Quality of life and pain in Chinese lung cancer patients: Is optimism a moderator or mediator?

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To clarify if optimism exerts a primarily moderating or mediating influence on the pain–QoL association in Chinese lung cancer patients.


About 334 Chinese lung cancer patients were interviewed at baseline during the first outpatient visit (Baseline), at 4 months after Baseline (FU1), and at 8 months after Baseline (FU2). Respondents completed the Chinese version of the FACT-G version-3 scale (FACT-G (Ch)). Optimism and pain were assessed using two 11-point self-rated items. Linear mixed effects (LME) models tested the moderating and mediating effects of optimism on QoL.


Optimism, pain, and QoL were most strongly correlated at FU1. LME models failed to show any moderating effect by optimism on the pain–QoL association (standardized β = −0.049, 95% CI −0.097 to 0.001). After adjustment for age, cancer stage, and disease recurrence, a modest mediating effect was observed for optimism on the pain–QoL association over the duration of the study (standardized β = 0.047; Sobel test z = −4.317, p<0.001).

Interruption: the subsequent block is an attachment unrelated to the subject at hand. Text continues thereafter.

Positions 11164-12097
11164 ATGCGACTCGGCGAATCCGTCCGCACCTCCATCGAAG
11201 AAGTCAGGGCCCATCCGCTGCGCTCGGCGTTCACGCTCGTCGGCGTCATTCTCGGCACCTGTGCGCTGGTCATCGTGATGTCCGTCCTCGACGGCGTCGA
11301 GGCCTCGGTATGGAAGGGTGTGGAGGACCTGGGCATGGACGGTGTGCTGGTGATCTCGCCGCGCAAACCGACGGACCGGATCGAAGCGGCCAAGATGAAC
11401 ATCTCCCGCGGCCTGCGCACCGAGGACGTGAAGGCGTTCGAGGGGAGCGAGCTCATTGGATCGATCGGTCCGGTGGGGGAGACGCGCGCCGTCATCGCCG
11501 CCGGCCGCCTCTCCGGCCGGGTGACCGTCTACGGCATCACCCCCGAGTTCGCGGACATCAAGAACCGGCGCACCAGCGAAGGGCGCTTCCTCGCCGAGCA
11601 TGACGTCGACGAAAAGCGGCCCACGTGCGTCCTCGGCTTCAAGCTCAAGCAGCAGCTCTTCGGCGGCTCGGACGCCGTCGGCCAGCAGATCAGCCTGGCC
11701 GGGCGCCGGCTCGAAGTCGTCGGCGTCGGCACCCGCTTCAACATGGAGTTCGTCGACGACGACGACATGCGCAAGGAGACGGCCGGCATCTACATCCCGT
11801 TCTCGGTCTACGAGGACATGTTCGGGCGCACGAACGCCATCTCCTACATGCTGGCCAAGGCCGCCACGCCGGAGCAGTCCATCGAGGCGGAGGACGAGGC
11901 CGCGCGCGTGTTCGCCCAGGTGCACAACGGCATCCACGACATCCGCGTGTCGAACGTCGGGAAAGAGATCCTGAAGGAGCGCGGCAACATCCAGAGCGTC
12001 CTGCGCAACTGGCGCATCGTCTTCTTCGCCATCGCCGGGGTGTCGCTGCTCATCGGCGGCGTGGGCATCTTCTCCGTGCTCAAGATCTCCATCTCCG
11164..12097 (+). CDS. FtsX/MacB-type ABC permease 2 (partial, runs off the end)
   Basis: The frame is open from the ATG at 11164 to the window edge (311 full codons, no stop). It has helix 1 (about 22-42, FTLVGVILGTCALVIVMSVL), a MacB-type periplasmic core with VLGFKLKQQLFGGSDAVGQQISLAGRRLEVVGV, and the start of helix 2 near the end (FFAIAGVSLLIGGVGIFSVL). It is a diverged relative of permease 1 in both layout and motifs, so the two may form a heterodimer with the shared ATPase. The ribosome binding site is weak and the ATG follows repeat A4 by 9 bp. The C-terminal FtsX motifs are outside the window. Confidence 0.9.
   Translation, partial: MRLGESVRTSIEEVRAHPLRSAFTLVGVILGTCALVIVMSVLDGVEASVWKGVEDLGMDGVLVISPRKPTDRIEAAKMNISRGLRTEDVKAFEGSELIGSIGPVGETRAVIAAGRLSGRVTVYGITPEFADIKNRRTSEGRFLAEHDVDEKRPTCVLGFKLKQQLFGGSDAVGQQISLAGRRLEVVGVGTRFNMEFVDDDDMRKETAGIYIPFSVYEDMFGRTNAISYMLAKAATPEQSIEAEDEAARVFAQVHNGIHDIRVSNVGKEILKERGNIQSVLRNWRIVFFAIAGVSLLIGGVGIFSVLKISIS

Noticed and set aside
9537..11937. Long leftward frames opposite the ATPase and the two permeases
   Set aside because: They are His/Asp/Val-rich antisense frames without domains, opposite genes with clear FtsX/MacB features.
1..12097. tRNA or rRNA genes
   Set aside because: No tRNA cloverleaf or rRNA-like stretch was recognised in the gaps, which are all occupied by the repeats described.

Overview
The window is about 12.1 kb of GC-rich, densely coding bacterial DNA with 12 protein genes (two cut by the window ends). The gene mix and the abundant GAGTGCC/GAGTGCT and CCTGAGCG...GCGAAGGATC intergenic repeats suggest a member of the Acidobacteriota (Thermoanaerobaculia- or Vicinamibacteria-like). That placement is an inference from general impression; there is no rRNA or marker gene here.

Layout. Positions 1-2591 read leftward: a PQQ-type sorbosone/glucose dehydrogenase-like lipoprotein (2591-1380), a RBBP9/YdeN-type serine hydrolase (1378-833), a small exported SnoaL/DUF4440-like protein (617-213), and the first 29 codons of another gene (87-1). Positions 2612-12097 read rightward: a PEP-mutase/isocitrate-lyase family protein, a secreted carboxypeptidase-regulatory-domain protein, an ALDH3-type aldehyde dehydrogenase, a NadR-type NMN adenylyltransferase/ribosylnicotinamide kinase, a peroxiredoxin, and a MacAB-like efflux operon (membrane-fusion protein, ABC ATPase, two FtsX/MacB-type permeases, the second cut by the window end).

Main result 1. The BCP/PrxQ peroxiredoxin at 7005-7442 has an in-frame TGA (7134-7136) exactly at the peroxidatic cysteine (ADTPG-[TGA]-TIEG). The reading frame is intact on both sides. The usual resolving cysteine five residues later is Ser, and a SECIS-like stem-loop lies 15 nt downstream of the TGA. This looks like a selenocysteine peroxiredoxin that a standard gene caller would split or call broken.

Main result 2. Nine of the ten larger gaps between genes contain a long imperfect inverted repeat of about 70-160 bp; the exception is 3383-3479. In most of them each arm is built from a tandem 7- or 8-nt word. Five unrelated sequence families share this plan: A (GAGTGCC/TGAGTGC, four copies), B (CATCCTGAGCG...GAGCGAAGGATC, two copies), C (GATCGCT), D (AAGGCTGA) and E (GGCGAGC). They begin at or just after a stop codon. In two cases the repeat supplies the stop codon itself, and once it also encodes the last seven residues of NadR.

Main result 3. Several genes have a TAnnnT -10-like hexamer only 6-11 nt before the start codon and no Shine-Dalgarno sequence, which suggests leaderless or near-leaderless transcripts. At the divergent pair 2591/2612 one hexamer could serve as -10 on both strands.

Optimism qualifies as a mediator between pain and QoL suggesting that pessimistic lung cancer patients are likely to experience greater QoL decrements in response to pain in the early post-diagnostic period. Effective pain control may be enhanced by inclusion of interventions that facilitate optimistic perspectives in patients. This study lends further support to the view that lung cancer patients' psychological needs are important in both pain control and QoL.

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